Between 1800 and 1900, French landscape painting underwent a remarkable transformation from a minor genre rooted in classical traditions to a primary vehicle for artistic experimentation. Some of the most important trends in the development of modernist art, such as the elevation of contemporary subjects, the rejection of illusionism, and the emphasis on the act of painting, first emerged in the landscapes of this era.
Because depictions of flora and fauna neither relate learned tales nor require knowledge of human anatomy, landscape ranked near the bottom of the hierarchy of genres endorsed by France’s Royal Academy of Painting and Sculpture in the seventeenth and eighteenth centuries. Throughout this period, landscapists seeking to elevate their status often followed the lead of Claude Lorrain (1978.205), the French-born painter of the seventeenth century who settled in Rome. He ennobled his paintings of the Roman countryside with narrative references to the biblical or classical past, and imposed an idealized vision of balance and harmony on the world before him. This emphasis on timeless landscapes augmented with historical vignettes persisted into the first decades of the nineteenth century, when the Neoclassical landscape painter Pierre Henri de Valenciennes worked within the Academy to establish a Prix de Rome honoring “historical landscape” painting, first awarded in 1817. Valenciennes’ theoretical and practical discourse on the subject, Elémens de perspective pratique à l’usage des artistes (Elements of Practical Perspective for Artists, 1799–1800), remained the most influential treatise on landscape painting for decades.
In the 1830s, a group of painters who settled in Barbizon, near the Fontainebleau Forest, became the first generation of French artists to reject idealized Italianate scenes in favor of naturalistic observations of their native land. Painters including Charles-François Daubigny and Théodore Rousseau (96.27) left their studios behind to sketch directly from nature (en plein air). In the 1850s, Daubigny constructed a floating studio on a small boat which he sailed along the Seine and Oise rivers in order to capture unrivaled views of their banks. Another hub of plein-air painting emerged in Normandy, along the English Channel, in the 1850s. There, Eugène Boudin (2003.20.2) painted scenes of well-heeled vacationers enjoying the beaches at Deauville and Trouville, and took the young Claude Monet under his wing after seeing his caricatures in a local shop window.
The next generation of forward-looking landscape painters, who adopted the name Impressionists in 1877, used this plein-air approach to capture scenes of modern life in urban and suburban settings. Setting up their easels in Paris and its suburbs, Monet (2001.202.5), Auguste Renoir (1974.356.32), and their colleagues eroded their predecessors’ distinctions between sketch and finished work by creating deliberately informal compositions with loose strokes of unmodulated color. They abandoned traditional techniques of perspective, chiaroscuro, and modeling in order to record their experiences as directly as possible. Even their most heavily worked paintings retain the appearance of spontaneity.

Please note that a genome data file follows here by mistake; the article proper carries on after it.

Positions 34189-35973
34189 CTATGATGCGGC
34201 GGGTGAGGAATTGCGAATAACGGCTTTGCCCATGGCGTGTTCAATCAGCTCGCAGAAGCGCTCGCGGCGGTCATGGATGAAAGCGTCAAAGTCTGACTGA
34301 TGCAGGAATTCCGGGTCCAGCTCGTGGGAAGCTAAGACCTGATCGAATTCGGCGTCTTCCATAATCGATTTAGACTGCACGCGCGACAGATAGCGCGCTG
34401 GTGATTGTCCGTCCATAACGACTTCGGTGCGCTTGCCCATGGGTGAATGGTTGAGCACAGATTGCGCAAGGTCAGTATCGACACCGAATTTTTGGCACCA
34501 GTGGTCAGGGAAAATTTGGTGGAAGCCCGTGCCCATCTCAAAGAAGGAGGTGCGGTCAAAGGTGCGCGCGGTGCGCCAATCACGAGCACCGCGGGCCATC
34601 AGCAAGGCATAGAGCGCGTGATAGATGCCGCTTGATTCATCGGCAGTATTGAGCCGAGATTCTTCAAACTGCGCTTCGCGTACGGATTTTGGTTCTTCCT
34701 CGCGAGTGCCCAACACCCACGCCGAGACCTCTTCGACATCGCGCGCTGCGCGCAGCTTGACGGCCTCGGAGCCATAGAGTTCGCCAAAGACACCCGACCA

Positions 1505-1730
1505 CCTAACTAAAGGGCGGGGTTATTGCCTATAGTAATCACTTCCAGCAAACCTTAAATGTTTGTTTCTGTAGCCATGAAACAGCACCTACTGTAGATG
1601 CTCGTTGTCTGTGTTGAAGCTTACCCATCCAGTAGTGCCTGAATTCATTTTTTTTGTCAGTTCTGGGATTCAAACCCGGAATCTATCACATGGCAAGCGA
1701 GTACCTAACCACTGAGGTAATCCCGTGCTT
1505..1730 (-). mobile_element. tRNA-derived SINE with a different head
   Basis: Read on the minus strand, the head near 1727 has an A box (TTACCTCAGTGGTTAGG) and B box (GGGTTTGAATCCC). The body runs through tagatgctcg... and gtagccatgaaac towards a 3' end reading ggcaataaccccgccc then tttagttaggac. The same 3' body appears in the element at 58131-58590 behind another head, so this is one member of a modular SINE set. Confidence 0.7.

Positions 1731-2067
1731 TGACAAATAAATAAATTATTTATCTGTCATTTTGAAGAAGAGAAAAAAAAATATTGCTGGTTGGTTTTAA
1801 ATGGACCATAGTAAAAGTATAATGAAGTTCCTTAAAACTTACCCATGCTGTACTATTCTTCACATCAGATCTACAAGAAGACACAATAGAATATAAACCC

Though Monet is the quintessential Impressionist, his series paintings (29.100.109) of the 1890s exhibit an interest in perceptual and artistic processes generally associated with the Post-Impressionists. Depicting the same sites again and again at different times of day and under varying weather conditions, Monet emphasized how optical effects altered his perception of the world. The Post-Impressionists, including artists as diverse as Paul Cézanne, Vincent van Gogh, Georges Seurat, and Paul Signac, did not exhibit together and were never a unified group, but they shared a commitment to exploring the mechanisms of artmaking. Thus, Cézanne’s more than sixty renderings of Mont Sainte-Victoire (29.100.64), near his native Aix-en-Provence, call attention to the act of representing three-dimensional reality on a two-dimensional surface by dividing the mountain into innumerable flat, rectangular planes created by clearly discernible brushstrokes. While Cézanne emphasized surface and structure, the Neo-Impressionists Seurat and Signac stressed the role of color. Works like Signac’s The Town Beach, Collioure, Opus 165 (1887; 1975.1.208) offer landscapes created with no lines, but only dots of pure, contrasting colors placed next to each other. Inspired by contemporary color theories, the Neo-Impressionists believed colors appeared more vibrant if mixed by the viewer’s eyes rather than on the artist’s palette. If the century opened with Neoclassical landscapes telling ancient tales set in distant lands, it closed with local scenes painted in the most experimental styles of the day.